For a year, Loudoun’s School Board meeting room has been a battleground for parents pushing for students to return to the classroom, as division leaders were paralyzed by often conflicting guidance provided by local administrators and state and federal authorities.
Just as schools appear to be on a road to a full return, a new fight has erupted, with some of those same parents remaining on the frontlines—and perhaps in the crosshairs of they are criticizing.
The publication last week of areport by conservative news site The Daily Wiredetailed the efforts by participants in a closed Facebook group, including six School Board members and other local elected representatives and educators among its 624 members, to identify and take action against critics of the school closures and the division’s equity initiatives. The article detailed allegations that members of the “Anti-Racist Parents of Loudoun County” groupcollected and disseminated critics’ personal information and considered hacking into their websites, resulting in requests to the Sheriff’s Office to determine whether criminal conduct occurred.
The controversy put a new spotlight on the school division’s efforts to address allegations of discrimination and its implementation of new equity awareness training that highlights concepts of white privilege and systemic racism. The school division launched the anti-racism initiative two years ago in response to mounting examples of racially insensitive instruction, instances of racism among students or staff members, a disproportionately low number of Black and Latinx student gaining admission to the division’s STEM academies, and a Virginia Attorney General’s Office investigation into allegations of systemic racism in the division, which earlier this year resulted in a formal agreement mandating corrective actions.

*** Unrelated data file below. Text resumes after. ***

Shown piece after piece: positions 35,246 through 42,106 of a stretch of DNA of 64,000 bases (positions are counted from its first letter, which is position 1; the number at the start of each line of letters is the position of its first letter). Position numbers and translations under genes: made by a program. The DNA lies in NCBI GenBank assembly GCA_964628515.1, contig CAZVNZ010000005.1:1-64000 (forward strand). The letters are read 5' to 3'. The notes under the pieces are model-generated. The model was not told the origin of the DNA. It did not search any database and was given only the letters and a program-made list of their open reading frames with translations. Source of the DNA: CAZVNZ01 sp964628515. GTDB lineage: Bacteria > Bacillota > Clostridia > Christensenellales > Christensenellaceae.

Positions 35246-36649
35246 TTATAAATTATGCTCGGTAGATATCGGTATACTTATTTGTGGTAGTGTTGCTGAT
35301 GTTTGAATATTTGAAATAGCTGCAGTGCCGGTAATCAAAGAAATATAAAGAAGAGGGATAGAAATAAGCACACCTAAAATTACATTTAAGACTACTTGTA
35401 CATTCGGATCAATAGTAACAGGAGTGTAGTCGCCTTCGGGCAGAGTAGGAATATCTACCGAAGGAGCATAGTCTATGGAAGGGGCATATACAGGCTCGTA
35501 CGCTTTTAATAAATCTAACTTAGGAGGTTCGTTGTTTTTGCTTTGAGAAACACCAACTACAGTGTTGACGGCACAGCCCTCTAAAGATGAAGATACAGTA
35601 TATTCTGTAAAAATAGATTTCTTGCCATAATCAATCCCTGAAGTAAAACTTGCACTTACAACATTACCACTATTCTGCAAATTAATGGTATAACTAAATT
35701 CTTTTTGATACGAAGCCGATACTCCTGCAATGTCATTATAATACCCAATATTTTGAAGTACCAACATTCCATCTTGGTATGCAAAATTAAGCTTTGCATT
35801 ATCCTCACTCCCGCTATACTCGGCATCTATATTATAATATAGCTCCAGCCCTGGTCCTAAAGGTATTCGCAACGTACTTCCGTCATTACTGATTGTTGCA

Interim Superintendent Scott A. Ziegler on March 19 issued a statement to refute claims that the division was instituting controversial critical race theory curriculum and “toclarify many of the misperceptions being reported by certain media outlets and social media.”
“In explaining LCPS’ equity priorities, it might be helpful to state what they are not. They are notan effort to indoctrinate students and staff into a particular philosophy or theory. What they are is an effort to provide a welcoming, inclusive, affirming environment for all students,” he wrote.
“LCPS’ work on equity is a journey that requires the commitment of staff at all levels. I feel thestaffs’ work, which has been sustained, honest and undertaken in good faith, has beenmisrepresented recently by some members of the public,” he wrote.
However, for the second consecutive board meeting, a teacher addressed raised concerns to the board about the equity training the staff is required to complete.
“You are about to experience a mass exodus of teachers and staff here in Loudoun County. It has already started, and I hope you pay attention to the numbers,” Jeremy Wright said. “CRT is divisive. There are racial comments that are made during these trainings and when this happens, it opens you up to litigation.”